LIFE STORIES OF SUCCESSFUL PEOPLE

David Belasco, Manager of Actors

DAVID WARFIELD April 1 1909
LIFE STORIES OF SUCCESSFUL PEOPLE

David Belasco, Manager of Actors

DAVID WARFIELD April 1 1909

David Belasco, Manager of Actors

DAVID WARFIELD

From the Green Book Magazine

WHEN I was a little boy, long ago, and spoke of the theatre as “the show”—it is the beginning that is always the most difficult in any task and I am grateful to James Whitcomb Riley for having written “The Little Old Man in the Tin Shop,” for his beginning may truthfully be mine.

Very well then—when I was a little boy long ago in San Francisco though it is not nearly so long as it seems—once upon a night I clambered the noisy stairs to the gallery of the old Bush Street Theatre, lured by the lively bills on the sidewalkboards announcing the engagement of Fritz Emmett. What the play was I do not remember—Fritz Something, or Fritz Somewhere, for after all it was the personality of Emmett that drew the crowds, not his play. But I do remember a certain actor in the company, an actor no less earnest than poor, who appeared in three different characters in the piece, each more wretchedly played than the other, all combining to form a performance of singular badness. I may explain the impression this player made upon me by recalling that even then I hoped, some day, to be an actor myself, and was as eagerly watchful of ill performances on the part of the players it was given me to see as of the best. And this man was so very bad as a dude, an Italian, and a negro, that I then and there selected his performance as the starting-point of my ambition.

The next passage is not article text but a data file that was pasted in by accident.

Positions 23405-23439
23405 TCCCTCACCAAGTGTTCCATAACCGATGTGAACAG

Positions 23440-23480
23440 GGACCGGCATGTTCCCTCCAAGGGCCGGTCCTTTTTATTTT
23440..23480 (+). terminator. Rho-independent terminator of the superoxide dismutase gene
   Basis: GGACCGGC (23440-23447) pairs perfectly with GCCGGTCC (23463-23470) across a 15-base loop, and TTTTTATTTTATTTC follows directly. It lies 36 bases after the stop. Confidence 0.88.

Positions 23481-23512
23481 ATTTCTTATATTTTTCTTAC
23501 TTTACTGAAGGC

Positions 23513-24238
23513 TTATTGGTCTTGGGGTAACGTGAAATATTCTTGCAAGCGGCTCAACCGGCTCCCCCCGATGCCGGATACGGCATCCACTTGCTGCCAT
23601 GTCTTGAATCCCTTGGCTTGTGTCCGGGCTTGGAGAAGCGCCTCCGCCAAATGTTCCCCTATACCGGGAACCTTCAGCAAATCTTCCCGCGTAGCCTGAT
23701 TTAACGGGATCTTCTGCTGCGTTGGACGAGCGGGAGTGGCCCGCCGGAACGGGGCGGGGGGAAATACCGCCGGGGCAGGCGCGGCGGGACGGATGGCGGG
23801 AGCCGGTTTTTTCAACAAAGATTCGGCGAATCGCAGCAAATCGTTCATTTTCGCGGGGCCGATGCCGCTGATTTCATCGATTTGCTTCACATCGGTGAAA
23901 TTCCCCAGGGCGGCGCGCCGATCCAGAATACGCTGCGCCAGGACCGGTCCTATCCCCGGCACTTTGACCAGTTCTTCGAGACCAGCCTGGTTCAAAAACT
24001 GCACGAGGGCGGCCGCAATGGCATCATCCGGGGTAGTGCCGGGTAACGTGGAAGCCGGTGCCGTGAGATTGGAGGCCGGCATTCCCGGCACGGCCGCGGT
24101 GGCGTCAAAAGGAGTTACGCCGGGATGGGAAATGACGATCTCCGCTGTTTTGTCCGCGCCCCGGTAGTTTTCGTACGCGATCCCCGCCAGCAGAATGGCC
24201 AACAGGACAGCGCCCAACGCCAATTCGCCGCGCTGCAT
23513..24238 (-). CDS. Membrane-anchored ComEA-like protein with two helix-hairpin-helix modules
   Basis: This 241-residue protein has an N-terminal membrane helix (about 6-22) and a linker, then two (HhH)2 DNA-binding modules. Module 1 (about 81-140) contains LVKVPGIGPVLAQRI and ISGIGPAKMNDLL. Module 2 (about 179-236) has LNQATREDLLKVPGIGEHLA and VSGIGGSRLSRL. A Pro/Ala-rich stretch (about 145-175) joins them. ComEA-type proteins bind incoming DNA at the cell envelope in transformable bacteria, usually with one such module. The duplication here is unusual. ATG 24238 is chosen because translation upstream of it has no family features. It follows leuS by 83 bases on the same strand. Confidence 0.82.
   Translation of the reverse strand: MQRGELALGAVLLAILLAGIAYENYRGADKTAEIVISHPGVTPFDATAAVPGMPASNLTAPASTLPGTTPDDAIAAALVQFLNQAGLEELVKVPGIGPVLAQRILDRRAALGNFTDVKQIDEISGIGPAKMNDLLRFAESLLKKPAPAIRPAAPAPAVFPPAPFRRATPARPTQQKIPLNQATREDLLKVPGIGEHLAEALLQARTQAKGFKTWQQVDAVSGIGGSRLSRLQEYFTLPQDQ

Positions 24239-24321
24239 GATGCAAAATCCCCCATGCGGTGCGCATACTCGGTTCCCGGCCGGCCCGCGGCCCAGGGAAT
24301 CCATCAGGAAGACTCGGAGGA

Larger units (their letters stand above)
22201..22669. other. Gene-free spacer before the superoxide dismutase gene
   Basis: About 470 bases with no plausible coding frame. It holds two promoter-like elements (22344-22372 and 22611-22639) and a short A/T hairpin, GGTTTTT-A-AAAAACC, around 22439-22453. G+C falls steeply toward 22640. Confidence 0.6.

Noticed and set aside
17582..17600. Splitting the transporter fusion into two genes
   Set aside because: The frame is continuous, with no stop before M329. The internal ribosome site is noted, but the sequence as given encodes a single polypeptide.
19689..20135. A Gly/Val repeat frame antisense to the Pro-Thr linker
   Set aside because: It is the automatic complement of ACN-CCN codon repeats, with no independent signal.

“I must never be so bad,” I adjured myself as I crept down those thumping stairs out into the street.

The lure of the theatre had me fast, and I became an usher. For several years I ushed. Probably a finer little usher than I never slammed down a seat and poked a program into an outstretched hand. At any rate I prefer to think that such was the case.

It was while 1 was engaged in assuming a talent when I had it not, as an usher, that I first came to know David Belasco. I say “know” but that is not the word, for between us hung that subtle gossamer, that transparent but no less impenetrable curtain that separates the “front of the house” from the fairyland of lights behind the scenes.

Mr. Belasco at that time was stage-manager at the old Baldwin Theatre, the Daly’s of the coast, if I may call it so. Even then, as I recall, the master craftsman’s touch was discernible in the productions that were made by him. Surrounded by no glamor of romance, he was merely a tireless toiler—a toiler in shirt-sleeves—attempting to wrest Older out of chaos. The world had not then discovered David Belasco; indeed, I doubt if he had really discovered himself.